Kiwis (48%) are also more likely than our Australian (39%) neighbours to use a device for social media/messaging before bed. The more often someone sleeps near their phone, the less likely they are to wake feeling refreshed and well-rested. This trend is troubling, with 65% of New Zealanders leaving their mobile phones close to their bed while they sleep. This statistic is much higher for under 25s (87%).

Once we’re settled in bed for the night, New Zealand’s most common sleep disturbance came from needing to use the bathroom (56%), followed by feeling too hot (30%), back/joint/muscle pain (22%) and their partner snoring (22%).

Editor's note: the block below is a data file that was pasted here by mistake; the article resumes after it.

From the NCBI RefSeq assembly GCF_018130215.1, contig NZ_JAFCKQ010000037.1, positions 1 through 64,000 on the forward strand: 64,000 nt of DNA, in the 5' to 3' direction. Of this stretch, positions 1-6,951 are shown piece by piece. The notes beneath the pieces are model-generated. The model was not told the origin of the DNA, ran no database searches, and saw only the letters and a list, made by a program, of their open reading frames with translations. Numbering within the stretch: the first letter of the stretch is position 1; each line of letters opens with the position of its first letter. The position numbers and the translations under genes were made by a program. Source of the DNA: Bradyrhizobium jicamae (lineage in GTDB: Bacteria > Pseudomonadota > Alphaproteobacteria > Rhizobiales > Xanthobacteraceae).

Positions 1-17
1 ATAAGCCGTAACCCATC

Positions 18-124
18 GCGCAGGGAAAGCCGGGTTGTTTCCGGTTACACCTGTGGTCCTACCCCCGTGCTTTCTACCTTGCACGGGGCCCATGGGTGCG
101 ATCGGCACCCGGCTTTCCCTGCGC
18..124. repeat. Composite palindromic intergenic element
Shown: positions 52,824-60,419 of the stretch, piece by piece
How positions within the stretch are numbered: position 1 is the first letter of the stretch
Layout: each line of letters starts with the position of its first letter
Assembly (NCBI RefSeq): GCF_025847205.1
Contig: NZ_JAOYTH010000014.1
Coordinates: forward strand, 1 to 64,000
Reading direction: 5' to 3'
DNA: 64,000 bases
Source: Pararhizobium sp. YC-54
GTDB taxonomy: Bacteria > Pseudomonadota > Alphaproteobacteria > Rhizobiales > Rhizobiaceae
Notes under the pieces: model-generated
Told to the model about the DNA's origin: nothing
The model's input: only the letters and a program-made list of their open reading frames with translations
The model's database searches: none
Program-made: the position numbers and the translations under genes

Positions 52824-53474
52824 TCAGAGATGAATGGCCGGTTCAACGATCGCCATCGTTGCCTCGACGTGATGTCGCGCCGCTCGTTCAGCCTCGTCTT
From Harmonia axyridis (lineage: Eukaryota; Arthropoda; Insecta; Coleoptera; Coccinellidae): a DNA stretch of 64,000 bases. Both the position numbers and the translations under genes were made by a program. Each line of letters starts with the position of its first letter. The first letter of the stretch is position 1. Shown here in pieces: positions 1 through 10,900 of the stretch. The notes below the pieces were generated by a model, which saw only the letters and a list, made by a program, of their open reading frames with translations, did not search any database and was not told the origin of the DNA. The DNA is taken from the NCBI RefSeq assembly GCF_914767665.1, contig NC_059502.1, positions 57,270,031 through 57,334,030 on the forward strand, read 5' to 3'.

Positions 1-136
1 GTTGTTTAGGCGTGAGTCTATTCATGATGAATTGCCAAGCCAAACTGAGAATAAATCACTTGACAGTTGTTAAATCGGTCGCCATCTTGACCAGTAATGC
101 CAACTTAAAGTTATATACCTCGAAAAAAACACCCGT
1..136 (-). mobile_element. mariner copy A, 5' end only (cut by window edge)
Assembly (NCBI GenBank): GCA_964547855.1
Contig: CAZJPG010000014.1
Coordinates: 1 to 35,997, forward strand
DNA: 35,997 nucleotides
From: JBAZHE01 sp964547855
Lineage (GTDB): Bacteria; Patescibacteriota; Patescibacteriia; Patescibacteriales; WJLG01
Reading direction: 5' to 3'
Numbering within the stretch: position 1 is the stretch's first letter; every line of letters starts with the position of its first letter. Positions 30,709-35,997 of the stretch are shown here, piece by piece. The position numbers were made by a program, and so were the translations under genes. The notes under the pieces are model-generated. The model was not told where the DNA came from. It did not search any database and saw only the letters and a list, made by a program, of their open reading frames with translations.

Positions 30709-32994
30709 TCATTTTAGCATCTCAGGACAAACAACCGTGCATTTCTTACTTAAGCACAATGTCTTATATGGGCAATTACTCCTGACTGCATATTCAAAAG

Women are 58% more likely to experience trouble with getting to sleep and staying asleep, data that Dr Falconer says corresponds to what she sees in clinical practice with woman being significantly more likely to present with insomnia than men. Unfortunately, the research results also revealed that women are more likely than men to have their lives affected by a lack of sleep, reporting that when they were tired they were more likely to not stick to their usual routine (20% vs 9%), not exercise (36% vs 22%), eat more/eat poorly (39% vs 15%), get irritable or snappy with coworkers, friends and family (32% vs 19%) and not be as productive as they would normally be (43% vs 24%).